Volume 7 Supplement 2
Scope of centres of expertise for rare diseases in European countries where they exist
© Rodwell et al; licensee BioMed Central Ltd. 2012
Published: 22 November 2012
The development of centres of expertise (CE) and European Reference Networks (ERN) in the field of rare diseases (RD) is encouraged in the Council Recommendation on an Action in the Field of RD (2009/C 151/02) (8 June 2009) and most recently in the Directive on the application of patients’ rights in cross-border healthcare (2011/24/EU) (9 March 2011) as a means of organising care for thousands of heterogeneous RD affecting scattered patient populations across Europe. The European Union Committee of Experts on Rare Diseases (EUCERD http://www.eucerd.eu) issued a set of Recommendations on Quality Criteria for Centres of Expertise for Rare Diseases in Member States  to guide Member States (MS) in this area.
The scope of CE in terms of disease coverage is an important issue as the expectation is to provide CE for all RD patients’ needs at national level. Denmark, France, Norway, Spain and the UK, for example, have already identified existing expertise at national level and/or established centres specialised in some RD/groups of RD which have proven to be very efficient in improving quality of care. The Scientific Secretariat of the EUCERD examined the current scope of CE in countries where they exist. CE were grouped by medical area. Three or more MS have designated centres for: juvenile arthritis/ paediatric rheumatological diseases, developmental anomalies and malformations/dysmorphology, hereditary cardiac diseases, dermatological diseases, epidermolysis bullosa, pituitary diseases or hypothalamic-hypophyseal diseases, lysosomal diseases, Prader-Willi syndrome, Fabry disease, mitochondrial diseases, haemophilia/ constitutional bleeding disorders, mastocytosis, hereditary diseases of the metabolism, porphyrias, epilepsies, neuromuscular diseases, amyotrophic lateral sclerosis, pulmonary diseases, severe pulmonary hypertension, cystic fibrosis, hereditary immune deficiencies, opthalmological diseases, genetic kidney disease, cranofacial anomalies, neurofibromatosis, Rendu-Osler disease.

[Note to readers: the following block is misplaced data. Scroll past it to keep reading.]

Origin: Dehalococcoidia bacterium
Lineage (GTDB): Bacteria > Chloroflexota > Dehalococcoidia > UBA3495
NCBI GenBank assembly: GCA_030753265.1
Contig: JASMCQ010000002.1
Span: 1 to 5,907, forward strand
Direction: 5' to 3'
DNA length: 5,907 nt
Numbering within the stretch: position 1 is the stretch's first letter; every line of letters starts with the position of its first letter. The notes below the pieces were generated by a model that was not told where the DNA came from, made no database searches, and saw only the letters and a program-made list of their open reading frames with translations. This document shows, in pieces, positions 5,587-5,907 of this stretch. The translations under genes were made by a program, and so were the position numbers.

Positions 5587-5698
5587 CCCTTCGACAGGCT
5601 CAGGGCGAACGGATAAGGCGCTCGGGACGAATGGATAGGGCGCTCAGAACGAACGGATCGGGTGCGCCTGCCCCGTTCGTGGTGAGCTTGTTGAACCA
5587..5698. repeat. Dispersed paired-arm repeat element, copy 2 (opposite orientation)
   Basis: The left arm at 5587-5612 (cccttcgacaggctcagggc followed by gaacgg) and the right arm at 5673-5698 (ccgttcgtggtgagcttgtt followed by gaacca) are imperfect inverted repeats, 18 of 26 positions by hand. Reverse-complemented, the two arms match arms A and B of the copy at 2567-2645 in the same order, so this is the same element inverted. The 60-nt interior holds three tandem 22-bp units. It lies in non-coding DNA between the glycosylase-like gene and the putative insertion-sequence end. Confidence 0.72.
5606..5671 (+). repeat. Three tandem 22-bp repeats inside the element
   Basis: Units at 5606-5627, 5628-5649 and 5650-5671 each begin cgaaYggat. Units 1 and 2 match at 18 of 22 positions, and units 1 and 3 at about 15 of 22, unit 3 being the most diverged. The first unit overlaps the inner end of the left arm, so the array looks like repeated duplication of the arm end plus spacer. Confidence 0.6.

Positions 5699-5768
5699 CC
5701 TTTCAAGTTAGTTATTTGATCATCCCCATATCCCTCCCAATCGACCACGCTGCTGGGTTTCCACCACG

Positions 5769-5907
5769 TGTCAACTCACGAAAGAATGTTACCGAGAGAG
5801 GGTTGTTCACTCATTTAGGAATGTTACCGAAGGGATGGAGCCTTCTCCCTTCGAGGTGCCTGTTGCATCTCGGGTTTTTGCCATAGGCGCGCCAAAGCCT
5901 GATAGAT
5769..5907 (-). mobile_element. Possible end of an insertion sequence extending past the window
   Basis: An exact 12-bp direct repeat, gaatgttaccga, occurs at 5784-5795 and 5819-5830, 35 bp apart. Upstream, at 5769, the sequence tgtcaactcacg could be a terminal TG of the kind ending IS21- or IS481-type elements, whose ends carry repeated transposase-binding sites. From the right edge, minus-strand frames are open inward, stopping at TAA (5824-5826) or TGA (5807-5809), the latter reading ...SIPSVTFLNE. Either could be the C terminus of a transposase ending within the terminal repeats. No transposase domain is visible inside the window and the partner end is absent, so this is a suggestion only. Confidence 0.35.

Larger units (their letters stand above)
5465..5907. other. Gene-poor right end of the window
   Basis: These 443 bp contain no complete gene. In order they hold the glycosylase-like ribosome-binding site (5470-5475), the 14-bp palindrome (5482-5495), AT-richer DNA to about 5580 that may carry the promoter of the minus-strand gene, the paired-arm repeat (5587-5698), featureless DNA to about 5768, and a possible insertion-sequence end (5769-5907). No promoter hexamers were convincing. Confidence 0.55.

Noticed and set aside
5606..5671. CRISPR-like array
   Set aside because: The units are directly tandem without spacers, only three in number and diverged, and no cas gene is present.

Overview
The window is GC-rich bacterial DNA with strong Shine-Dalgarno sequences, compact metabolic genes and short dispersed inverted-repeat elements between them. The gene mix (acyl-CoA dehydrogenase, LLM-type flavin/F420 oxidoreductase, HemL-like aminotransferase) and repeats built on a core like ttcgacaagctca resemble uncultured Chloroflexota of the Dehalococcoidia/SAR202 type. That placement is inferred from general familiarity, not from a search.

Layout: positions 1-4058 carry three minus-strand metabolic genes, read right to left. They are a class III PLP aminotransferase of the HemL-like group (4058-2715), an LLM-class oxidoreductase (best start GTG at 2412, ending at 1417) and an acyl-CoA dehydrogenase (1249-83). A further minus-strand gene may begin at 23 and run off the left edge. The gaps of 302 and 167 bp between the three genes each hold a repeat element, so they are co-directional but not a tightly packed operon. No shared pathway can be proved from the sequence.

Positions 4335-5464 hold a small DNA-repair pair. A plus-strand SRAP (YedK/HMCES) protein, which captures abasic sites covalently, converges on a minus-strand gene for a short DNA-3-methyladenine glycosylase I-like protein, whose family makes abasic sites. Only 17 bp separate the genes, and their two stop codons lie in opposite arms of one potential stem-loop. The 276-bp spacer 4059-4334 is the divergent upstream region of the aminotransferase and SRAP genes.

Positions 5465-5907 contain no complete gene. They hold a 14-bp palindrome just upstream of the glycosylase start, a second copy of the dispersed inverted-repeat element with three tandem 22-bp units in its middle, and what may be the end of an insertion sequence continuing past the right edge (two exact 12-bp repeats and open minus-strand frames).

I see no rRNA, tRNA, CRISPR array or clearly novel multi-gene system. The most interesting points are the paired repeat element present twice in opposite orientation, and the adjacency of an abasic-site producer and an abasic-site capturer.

On the basis of this experience, a consensus can be thus identified that centres are required for around 12 groups of RD, 30 subgroups, and 26 individual diseases where centres currently exist in two or more countries. Most of these groups of RD fit into the traditional organisation of healthcare by medical area. However some grouping outside of traditional medical specialities is necessary, e.g. diseases of connective tissue, rare bone diseases, neurofibromatosis, multimalformation syndromes with intellectual disability, mitochondrial diseases, lysosomal diseases, any multi-systemic complex disease, etc. This analysis could be of use for MS currently considering the organisation of CE for RD.
This work was carried out by the EUCERD Scientific Secretariat with the support of EC Joint Action N°20082291.
- European Union Committee of Experts on Rare Diseases: Recommendations on Quality Criteria for Centres of Expertise for Rare Diseases in Member States. [http://www.eucerd.eu/upload/file/EUCERDRecommendationCE.pdf]
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